Wed, 20 Nov 2013 11:04:19
"I did the whole set on stage in a wheelchair," laughs Freekstile of this summer's #FreekyFriday show. "Everybody showed love. It was a great experience!"
That's dedication. Luckily, the New York MC has recovered from his injury and isn't just moving through verses fluidly anymore. Freekstile doles out his own version of hip-hop justice on Vigilante. He's got his sights set on taking over the genre and, as evinced by his airtight flow, sharp rhymes, and brilliant lyricisms, he's well on his way. He's doing the game justice, and he might just change it in the process.
In this exclusive interview with ARTISTdirect.com editor in chief Rick Florino, Freekstile talks Vigilante, video games, and so much more.
What was your vision for Vigilante?
I wanted to take people out of the norm and bring them into my way of thinking and my view on how I make my music and how things are out there. If it's a good tape, people will listen to it from start to finish. That's the intention.
Are you telling one story throughout?
Yeah, basically it's a metaphor. The Vigilante is me and my crew. In a world where everybody is rapping the same and doing the same thing, we're breaking out of that mold and doing something different. However, you still have the higher-ups or powers-that-be making sure that doesn't happen. With each project, they start to realize it becomes more and more inevitable. The next project will be a continuation of the last project with a slightly different sound.
What's the story behind the title track?
That's basically just letting everyone know, "This is me. This is what I do. This is what I'm here for. This is what's important to me and what I care about". I'm giving you that final release of honesty before the next skit comes in. It's the final word.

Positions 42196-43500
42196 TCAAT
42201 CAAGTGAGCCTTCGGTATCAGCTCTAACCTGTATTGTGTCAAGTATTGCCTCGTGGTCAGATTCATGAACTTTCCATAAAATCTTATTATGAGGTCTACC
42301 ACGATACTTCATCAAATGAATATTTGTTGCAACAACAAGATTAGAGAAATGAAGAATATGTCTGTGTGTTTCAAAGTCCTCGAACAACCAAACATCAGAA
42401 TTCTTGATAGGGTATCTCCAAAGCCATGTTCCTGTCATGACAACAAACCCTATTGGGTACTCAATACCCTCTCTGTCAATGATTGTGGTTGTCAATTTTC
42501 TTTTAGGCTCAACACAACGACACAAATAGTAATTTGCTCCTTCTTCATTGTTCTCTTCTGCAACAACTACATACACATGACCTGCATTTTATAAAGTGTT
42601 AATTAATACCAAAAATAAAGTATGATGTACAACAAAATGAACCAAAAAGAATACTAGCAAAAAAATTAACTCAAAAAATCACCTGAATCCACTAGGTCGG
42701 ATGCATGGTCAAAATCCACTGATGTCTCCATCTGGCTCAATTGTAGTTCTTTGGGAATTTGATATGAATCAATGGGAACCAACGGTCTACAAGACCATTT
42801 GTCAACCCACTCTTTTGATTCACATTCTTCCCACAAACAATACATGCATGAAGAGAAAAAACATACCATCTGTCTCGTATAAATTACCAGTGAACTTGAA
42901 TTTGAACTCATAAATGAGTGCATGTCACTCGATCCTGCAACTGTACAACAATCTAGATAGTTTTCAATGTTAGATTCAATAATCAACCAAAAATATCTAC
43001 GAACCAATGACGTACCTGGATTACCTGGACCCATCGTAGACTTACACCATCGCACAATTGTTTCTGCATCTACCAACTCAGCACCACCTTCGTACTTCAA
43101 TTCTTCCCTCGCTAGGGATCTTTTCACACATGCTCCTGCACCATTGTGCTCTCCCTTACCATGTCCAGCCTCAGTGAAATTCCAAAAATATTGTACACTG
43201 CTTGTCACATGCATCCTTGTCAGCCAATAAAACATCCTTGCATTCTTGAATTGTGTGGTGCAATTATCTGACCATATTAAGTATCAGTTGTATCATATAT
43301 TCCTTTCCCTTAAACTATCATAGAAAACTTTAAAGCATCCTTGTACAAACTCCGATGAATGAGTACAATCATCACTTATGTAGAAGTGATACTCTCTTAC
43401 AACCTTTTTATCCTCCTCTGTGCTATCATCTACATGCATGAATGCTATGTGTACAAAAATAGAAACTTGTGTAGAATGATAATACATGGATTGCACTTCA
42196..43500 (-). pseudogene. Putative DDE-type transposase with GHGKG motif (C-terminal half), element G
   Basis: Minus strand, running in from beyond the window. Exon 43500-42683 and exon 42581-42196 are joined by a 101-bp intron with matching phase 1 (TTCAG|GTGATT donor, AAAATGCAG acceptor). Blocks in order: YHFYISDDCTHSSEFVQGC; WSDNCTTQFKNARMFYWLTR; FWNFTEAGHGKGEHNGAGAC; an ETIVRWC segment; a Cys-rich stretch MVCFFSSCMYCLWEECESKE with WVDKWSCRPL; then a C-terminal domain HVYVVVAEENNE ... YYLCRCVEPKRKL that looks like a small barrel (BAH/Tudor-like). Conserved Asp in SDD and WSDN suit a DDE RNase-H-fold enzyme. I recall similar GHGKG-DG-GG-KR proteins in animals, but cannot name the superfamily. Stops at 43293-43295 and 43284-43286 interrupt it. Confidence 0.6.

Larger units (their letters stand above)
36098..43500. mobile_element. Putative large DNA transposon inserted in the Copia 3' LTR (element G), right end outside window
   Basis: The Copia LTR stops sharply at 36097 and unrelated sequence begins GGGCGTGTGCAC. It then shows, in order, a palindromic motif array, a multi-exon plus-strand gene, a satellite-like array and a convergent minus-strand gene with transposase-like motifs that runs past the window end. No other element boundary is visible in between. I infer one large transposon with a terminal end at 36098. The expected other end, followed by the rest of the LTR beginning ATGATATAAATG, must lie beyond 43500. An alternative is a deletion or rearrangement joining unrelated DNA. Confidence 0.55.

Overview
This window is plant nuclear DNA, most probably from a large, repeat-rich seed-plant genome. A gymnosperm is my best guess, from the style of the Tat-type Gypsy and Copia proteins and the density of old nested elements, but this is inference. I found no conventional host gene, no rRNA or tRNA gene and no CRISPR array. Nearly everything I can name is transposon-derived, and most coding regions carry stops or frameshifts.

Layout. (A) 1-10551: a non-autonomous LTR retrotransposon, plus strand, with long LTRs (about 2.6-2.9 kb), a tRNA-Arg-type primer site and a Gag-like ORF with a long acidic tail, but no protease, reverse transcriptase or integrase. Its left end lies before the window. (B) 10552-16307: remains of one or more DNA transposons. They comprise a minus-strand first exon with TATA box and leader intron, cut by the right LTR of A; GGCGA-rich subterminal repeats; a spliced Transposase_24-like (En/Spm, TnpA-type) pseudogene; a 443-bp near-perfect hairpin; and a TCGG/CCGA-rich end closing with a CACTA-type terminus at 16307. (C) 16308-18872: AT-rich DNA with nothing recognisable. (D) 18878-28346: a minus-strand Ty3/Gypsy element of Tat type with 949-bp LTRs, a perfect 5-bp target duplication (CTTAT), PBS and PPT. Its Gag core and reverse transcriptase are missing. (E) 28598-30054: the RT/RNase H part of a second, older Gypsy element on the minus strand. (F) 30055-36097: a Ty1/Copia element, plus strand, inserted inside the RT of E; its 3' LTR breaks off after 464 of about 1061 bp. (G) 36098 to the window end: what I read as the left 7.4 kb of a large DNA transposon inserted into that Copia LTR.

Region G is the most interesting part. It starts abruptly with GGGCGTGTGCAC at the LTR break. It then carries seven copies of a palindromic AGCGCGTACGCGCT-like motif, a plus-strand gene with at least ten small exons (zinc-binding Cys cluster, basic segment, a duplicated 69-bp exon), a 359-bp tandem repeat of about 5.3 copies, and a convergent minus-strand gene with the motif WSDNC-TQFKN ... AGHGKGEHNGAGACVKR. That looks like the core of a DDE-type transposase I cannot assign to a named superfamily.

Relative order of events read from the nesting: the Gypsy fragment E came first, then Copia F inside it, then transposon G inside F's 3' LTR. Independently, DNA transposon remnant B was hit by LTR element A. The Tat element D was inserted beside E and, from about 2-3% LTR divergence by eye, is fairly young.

"Los Santos" stands out too. Are you a big Grand Theft Auto fan?
Oh yeah, I'm a huge game fan. I love that song, just off of the name alone. There are other tracks named after cities in Grand Theft Auto because that's my favorite game.
Did you beat Grand Theft Auto V yet?
Yeah, three times [Laughs]. It's dope. When it first came out, I was still recovering from my injury so I had a lot of time on my hands. Online is dope too.
What about Saints Row IV?
I'll play both, but once I saw dudes running around hitting people with dildos it was time to fall back [Laughs].
Is storytelling an important part of rapping for you?
That is a very important thing for me. I want to take people into a different sort of atmospheric experience. I want to be able to tell these stories and paint as much of a picture as I can while the person is listening to me.
What else inspires you?
I used to draw comics when I was in school. That introduced me to Japanese comics, Manga. I started reading those. I was cranking out on those, and I have a bunch of them now. Anime, certain series and movies I watch—they all play a role in the creative process. More important than all of that are daily life experiences. I have to be out and doing things. Through those life experiences, I'll be able to make something relatable to people while not losing its spirit.
If Vigilante were a movie or a combination of movies, what would it be?
It would definitely be a Quentin Tarantino flick. It'd be a combination of Pulp Fiction and Spider-Man.
What artists shaped you?
The rapper that made me want to get into hip-hop and rap was Eminem. For a good couple of years, he was the only person I'd really listen to like that until I heard Jay-Z. I was nine when I first heard Eminem. Then, I was almost eleven, when I first heard a Jay-Z album. They're pretty much the top two of all-time. I also love Kanye West and Lil Wayne.
Have you heard Freekstile?